Amazon Business Highlights Collaborative Work Between Humans and Robots
Sat, April 10, 2021

Amazon Business Highlights Collaborative Work Between Humans and Robots

Robots will not replace jobs, but they will help people work better / Photo Credit: Kotin via Shutterstock

 

Nancy Clinton of information source Spend Matters wrote about the Amazon Business conference held earlier this year in London. Chief Technologist at Amazon Robotics Tye Brady “talked about the innovation at the core of the business.” He said that people use machines to help them do better in their jobs. Brady focused on the “fusion of human and machine” for collaborative work to yield better results. He debunked the myth of robots taking over people’s jobs. 

According to Brady, people are overestimating on where they think they are in robotics. In fact, we’re just getting started, he said. Over the past nine decades, there has been significant growth in physics, computing, robotics, and other industries. Brady added that these advances created about 300,000 jobs. In TV, picture houses and theater actors did not believe they would have jobs. However, television ended up creating more jobs for actors. Like television, robotics has the potential to open new jobs!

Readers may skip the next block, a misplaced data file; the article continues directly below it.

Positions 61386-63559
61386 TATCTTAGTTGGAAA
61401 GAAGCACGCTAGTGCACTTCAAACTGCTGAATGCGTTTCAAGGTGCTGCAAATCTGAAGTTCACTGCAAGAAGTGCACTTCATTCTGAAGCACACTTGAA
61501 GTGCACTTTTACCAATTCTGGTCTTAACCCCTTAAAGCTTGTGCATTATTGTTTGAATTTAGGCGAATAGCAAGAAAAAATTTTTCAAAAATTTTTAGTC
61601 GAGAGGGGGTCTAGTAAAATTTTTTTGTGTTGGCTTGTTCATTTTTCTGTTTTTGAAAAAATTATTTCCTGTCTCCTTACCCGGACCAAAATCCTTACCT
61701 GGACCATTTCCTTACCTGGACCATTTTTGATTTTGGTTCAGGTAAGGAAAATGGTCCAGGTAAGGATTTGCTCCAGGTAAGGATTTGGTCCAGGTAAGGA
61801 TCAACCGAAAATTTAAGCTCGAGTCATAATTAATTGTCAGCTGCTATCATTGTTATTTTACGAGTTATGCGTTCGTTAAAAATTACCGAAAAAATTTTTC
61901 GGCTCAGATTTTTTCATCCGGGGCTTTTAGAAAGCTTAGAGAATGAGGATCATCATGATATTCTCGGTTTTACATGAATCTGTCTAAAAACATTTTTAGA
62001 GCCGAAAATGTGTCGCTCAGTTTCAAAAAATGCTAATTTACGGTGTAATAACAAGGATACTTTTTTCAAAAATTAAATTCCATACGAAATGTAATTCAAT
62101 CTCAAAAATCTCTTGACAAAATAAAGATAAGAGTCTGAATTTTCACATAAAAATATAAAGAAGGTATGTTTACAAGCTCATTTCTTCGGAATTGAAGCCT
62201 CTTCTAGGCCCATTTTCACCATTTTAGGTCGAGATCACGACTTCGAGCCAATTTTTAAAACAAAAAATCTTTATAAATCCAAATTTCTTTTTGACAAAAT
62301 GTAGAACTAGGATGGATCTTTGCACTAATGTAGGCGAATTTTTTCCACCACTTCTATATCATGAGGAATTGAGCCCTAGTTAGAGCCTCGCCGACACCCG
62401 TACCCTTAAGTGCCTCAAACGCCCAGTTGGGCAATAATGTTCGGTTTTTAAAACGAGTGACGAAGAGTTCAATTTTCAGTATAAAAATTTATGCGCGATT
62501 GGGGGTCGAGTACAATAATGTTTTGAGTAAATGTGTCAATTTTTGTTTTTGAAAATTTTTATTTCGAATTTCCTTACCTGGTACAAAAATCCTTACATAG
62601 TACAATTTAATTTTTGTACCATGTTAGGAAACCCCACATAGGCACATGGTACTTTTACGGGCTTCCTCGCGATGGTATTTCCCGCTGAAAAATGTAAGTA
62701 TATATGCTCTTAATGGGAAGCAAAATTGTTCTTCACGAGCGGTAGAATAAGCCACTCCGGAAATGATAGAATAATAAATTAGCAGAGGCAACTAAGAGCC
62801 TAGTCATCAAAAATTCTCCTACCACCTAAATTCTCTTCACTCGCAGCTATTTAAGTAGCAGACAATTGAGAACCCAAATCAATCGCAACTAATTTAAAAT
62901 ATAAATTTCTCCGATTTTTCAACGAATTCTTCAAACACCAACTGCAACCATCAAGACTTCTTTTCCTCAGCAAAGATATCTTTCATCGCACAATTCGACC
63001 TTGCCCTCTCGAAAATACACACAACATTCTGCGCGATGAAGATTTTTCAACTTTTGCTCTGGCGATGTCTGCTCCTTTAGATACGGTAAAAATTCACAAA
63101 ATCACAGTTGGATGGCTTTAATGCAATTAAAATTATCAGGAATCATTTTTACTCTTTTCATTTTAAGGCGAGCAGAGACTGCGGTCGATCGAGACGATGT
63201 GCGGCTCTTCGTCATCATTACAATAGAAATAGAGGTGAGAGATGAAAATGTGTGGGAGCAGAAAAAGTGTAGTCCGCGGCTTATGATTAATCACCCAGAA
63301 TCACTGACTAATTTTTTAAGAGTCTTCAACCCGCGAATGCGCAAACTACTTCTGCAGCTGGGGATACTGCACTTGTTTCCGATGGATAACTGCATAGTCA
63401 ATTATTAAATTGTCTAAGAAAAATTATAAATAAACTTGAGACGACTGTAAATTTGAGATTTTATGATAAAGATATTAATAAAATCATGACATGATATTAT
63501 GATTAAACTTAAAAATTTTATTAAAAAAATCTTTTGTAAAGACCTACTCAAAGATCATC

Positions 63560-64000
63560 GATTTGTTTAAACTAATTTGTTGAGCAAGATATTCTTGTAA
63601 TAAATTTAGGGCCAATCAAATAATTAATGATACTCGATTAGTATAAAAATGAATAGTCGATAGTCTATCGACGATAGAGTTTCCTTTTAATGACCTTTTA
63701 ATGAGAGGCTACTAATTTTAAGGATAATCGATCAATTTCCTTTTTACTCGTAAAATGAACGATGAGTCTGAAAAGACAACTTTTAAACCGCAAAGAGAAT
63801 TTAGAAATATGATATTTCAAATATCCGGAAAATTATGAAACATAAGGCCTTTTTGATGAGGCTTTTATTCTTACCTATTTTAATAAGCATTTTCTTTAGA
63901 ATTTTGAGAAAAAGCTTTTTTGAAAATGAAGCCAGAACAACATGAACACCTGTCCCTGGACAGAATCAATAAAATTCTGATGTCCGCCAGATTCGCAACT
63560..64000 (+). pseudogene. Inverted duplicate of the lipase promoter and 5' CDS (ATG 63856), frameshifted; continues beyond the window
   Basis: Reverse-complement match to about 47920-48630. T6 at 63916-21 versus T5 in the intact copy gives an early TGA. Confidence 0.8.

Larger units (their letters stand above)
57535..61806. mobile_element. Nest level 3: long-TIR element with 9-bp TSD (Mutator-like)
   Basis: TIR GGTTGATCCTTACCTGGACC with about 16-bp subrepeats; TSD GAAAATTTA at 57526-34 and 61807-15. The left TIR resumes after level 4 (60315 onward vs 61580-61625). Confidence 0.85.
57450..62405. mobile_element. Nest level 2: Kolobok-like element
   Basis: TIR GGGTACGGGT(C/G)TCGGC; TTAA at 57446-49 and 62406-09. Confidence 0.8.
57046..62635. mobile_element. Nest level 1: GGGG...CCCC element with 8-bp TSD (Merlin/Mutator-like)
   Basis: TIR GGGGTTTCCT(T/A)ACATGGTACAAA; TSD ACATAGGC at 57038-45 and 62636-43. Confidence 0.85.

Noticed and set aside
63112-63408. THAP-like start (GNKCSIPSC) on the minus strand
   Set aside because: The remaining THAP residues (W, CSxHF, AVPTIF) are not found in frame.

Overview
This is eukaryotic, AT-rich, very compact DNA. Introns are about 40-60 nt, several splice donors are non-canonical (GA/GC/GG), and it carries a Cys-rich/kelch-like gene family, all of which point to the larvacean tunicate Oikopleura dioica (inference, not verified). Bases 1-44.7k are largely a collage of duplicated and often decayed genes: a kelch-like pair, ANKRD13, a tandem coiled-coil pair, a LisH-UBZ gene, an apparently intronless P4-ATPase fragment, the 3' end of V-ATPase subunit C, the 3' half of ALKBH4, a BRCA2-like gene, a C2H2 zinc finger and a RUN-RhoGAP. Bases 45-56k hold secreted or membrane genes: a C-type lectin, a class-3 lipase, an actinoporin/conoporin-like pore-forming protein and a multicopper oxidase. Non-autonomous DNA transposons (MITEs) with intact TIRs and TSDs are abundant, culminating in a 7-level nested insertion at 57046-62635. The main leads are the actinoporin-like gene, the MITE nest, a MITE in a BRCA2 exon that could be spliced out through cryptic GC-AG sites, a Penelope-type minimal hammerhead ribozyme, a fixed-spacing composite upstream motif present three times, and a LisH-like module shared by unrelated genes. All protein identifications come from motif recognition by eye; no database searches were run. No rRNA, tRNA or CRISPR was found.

Brady observed that assigning roles for robotics results in “the need for more roles for people.” Some examples include solution architect, entry-level data technicians, app developer, senior social media manager, and the like. Again, robots create job opportunities. Notably, robots serve as an extension of human capabilities, not a replacement, which leads to increased productivity and value. 

For Amazon, robots entail lower costs, huge selection, and delivery to the door. Bear in mind that robots and humans have different capabilities. Humans are good at abstraction, problem-solving, generalization, creating thinking, etc. Alternatively, robots are better at assessing databases, repetitive tasks, heavy lifting, and more. 

In Amazon’s warehouse, fulfillment centers are filled with 20,000 drive units or little orange robots, where they are “stacked with the items for fulfillment.” As soon as a customer clicks on “buy now,” the robot will go to the associate with the right items. 40% more goods are fulfilled in Amazon’s automated warehouse than manual ones. Robots can accomplish the task in an hour. If manual labor is involved, it would take the whole day. Brady is optimistic about the future of the workplace, with humans and robots working in tandem to carry out various tasks.